The “para state” includes everything from consultants working for private companies to people involved in rubbish collection, healthcare and nursery education and other jobs
where the funding is dependent on the Government.

The report claims the UK has an “undisclosed business model of using publicly supported employment to cover the continuing failure of the private sector to generate welfare through job creation”. http://www.heraldscotland.com/news/home-news/one-third-of-scots-work-in-public-sector-1.1003448

However the 2007 figure does not include the banking jobs which became public after the bail-out of RBS and HBOS another 36,000 can be added taking the total to over 800,000 the Scottish dependent on public funding . That constitutes 30% of total Scottish employment.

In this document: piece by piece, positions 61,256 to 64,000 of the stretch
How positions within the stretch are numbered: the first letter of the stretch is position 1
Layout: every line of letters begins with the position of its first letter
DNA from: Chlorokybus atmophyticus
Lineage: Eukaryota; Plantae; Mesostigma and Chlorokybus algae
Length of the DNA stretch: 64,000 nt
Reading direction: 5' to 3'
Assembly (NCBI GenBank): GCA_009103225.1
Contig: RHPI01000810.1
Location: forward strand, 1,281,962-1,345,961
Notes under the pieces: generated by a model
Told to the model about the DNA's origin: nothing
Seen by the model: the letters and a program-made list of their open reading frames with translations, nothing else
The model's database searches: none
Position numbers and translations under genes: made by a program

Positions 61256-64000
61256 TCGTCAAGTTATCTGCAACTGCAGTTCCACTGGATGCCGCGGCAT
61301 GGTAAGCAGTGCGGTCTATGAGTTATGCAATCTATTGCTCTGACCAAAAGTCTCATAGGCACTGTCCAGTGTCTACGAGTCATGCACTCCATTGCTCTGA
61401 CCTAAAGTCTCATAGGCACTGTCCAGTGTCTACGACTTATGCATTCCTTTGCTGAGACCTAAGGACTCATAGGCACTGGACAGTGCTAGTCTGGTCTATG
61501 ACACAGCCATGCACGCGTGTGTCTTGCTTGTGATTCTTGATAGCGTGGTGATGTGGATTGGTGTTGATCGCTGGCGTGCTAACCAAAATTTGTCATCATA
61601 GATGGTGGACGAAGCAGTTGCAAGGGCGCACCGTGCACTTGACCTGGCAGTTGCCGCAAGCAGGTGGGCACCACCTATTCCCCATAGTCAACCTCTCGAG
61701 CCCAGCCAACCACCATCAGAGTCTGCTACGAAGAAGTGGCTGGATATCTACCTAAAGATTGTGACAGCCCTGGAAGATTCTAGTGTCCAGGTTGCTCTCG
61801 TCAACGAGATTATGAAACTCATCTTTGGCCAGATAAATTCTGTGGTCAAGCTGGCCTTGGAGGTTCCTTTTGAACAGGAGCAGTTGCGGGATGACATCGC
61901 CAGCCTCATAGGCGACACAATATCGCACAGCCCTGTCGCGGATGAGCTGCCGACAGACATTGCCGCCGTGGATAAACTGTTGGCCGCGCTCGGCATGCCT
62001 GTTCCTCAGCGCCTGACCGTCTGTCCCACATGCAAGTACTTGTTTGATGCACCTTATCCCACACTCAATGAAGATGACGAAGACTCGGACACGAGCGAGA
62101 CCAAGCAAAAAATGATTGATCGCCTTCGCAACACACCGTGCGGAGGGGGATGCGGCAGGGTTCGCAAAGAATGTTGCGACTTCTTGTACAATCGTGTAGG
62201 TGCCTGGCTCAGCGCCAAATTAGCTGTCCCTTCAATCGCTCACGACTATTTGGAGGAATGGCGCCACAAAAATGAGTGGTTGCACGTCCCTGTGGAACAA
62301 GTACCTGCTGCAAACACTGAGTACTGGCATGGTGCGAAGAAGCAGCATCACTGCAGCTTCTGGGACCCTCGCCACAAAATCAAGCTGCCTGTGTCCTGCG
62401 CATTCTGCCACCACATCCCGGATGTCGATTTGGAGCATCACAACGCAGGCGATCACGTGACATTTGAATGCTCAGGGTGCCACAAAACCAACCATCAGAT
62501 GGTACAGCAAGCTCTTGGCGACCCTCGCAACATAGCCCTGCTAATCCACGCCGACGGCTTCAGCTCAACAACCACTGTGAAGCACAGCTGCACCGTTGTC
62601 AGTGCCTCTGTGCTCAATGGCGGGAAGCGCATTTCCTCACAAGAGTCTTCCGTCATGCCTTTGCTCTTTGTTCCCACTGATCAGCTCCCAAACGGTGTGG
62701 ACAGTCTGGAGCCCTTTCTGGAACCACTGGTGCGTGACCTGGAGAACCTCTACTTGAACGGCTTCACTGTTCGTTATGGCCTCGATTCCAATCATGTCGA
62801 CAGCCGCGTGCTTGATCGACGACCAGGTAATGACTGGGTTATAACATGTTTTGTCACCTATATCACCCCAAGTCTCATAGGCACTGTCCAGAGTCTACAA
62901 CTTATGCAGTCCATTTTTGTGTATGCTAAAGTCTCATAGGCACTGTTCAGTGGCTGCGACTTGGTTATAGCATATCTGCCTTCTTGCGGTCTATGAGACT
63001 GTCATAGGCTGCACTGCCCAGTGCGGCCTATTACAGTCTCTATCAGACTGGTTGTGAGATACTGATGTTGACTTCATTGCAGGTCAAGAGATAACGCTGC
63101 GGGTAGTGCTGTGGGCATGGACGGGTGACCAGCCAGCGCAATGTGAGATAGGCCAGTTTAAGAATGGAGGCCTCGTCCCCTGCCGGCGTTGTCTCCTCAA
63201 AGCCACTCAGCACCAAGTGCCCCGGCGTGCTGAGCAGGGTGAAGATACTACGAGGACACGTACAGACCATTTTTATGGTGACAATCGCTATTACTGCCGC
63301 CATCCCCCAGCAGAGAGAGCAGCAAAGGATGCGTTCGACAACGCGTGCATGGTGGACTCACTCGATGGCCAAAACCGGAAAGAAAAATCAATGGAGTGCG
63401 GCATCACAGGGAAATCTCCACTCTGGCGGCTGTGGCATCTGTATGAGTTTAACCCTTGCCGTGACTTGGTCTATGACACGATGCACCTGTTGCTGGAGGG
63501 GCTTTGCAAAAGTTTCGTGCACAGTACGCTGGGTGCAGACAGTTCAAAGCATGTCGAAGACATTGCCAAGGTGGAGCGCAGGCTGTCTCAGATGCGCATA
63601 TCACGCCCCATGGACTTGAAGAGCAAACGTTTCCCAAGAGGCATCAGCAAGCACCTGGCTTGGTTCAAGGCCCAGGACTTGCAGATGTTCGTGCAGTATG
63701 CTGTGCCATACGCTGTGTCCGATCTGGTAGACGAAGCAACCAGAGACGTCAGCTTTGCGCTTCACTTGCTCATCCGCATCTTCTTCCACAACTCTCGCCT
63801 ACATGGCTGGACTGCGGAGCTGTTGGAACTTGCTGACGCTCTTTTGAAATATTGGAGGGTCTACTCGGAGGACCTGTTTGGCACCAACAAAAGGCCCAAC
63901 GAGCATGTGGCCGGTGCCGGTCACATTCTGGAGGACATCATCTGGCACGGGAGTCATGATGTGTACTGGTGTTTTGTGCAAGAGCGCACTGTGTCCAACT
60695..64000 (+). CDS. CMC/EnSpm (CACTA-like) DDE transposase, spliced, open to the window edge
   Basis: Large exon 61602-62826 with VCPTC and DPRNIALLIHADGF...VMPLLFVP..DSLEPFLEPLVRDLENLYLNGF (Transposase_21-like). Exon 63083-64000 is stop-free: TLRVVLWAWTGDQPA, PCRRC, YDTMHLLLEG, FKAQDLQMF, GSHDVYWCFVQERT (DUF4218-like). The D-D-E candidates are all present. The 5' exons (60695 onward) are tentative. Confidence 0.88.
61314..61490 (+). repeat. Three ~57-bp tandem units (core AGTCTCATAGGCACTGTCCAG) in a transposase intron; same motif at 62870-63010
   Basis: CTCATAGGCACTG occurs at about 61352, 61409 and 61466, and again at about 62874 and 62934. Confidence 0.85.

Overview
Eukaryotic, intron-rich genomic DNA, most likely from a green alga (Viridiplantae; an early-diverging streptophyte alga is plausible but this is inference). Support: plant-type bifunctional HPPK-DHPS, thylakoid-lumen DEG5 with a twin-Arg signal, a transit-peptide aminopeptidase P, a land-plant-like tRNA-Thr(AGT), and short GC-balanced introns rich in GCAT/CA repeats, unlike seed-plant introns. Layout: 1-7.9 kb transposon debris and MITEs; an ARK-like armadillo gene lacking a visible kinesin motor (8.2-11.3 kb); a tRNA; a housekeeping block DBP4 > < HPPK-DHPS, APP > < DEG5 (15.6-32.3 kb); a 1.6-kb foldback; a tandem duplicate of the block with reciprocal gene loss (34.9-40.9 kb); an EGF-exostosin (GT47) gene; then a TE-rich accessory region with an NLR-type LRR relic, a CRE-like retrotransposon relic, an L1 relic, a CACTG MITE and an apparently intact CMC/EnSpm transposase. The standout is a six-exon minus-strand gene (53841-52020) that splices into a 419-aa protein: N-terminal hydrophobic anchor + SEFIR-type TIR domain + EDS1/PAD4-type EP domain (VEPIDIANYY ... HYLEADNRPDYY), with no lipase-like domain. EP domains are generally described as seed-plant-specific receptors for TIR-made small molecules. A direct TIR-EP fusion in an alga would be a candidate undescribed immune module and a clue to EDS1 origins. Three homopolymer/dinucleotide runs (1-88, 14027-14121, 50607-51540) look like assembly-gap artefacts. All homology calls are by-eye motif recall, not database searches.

The independent  Scottish Item Club (http://www.ey.com/UK/en/Issues/Business-environment/Financial-markets-and-economy/Economic-Outlook—What-is-ITEM-Club)
2010 report highlighted the dangerous reliance of the Scottish economy on
public funding:  “

‘ Scotland‘s second major hurdle is its dependency on the public sector. The public sector has contributed to over 30% of Scotland’s GDP growth over the last 10 years, compared to just 20% in the rest of the UK.
Scottish ITEM Club says that the impending squeeze on public sector spending
will have a disproportionate impact on Scotland’s economic recovery.

Dougie Adams[ senior economic advisor to the Ernst & Young Scottish ITEM Club] comments: “Although there is scope for productivity and efficiency improvements to be made to Scotland’s public sector, which may help to mitigate some of the impact of future spending cuts, a decline or slow down in public sector output will significantly hamper Scotland’s economic performance over the next few years.”